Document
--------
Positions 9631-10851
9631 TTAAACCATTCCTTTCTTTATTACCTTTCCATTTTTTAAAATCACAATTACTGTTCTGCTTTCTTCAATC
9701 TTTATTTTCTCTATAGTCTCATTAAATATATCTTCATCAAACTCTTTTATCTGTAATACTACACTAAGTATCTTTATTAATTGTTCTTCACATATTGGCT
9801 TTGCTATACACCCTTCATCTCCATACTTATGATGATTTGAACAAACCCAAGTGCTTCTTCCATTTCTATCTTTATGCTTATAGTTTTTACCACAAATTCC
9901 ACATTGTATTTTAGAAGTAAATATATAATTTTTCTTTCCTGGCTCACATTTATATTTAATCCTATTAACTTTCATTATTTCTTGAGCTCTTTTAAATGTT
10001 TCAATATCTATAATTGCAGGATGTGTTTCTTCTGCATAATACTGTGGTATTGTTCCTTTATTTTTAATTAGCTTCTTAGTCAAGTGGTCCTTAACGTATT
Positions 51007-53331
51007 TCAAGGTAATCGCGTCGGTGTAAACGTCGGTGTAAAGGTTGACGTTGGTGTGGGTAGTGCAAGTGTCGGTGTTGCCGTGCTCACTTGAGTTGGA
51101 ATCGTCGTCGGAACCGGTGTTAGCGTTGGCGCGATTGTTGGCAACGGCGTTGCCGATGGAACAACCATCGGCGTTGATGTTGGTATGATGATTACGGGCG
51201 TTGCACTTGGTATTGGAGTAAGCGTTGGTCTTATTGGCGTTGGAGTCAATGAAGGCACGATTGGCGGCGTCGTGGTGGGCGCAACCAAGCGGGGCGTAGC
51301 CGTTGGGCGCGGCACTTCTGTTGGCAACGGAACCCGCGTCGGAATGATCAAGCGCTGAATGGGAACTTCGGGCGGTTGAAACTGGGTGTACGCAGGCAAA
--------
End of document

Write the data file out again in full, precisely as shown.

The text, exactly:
Positions 9631-10851
9631 TTAAACCATTCCTTTCTTTATTACCTTTCCATTTTTTAAAATCACAATTACTGTTCTGCTTTCTTCAATC
9701 TTTATTTTCTCTATAGTCTCATTAAATATATCTTCATCAAACTCTTTTATCTGTAATACTACACTAAGTATCTTTATTAATTGTTCTTCACATATTGGCT
9801 TTGCTATACACCCTTCATCTCCATACTTATGATGATTTGAACAAACCCAAGTGCTTCTTCCATTTCTATCTTTATGCTTATAGTTTTTACCACAAATTCC
9901 ACATTGTATTTTAGAAGTAAATATATAATTTTTCTTTCCTGGCTCACATTTATATTTAATCCTATTAACTTTCATTATTTCTTGAGCTCTTTTAAATGTT
10001 TCAATATCTATAATTGCAGGATGTGTTTCTTCTGCATAATACTGTGGTATTGTTCCTTTATTTTTAATTAGCTTCTTAGTCAAGTGGTCCTTAACGTATT
Positions 51007-53331
51007 TCAAGGTAATCGCGTCGGTGTAAACGTCGGTGTAAAGGTTGACGTTGGTGTGGGTAGTGCAAGTGTCGGTGTTGCCGTGCTCACTTGAGTTGGA
51101 ATCGTCGTCGGAACCGGTGTTAGCGTTGGCGCGATTGTTGGCAACGGCGTTGCCGATGGAACAACCATCGGCGTTGATGTTGGTATGATGATTACGGGCG
51201 TTGCACTTGGTATTGGAGTAAGCGTTGGTCTTATTGGCGTTGGAGTCAATGAAGGCACGATTGGCGGCGTCGTGGTGGGCGCAACCAAGCGGGGCGTAGC
51301 CGTTGGGCGCGGCACTTCTGTTGGCAACGGAACCCGCGTCGGAATGATCAAGCGCTGAATGGGAACTTCGGGCGGTTGAAACTGGGTGTACGCAGGCAAA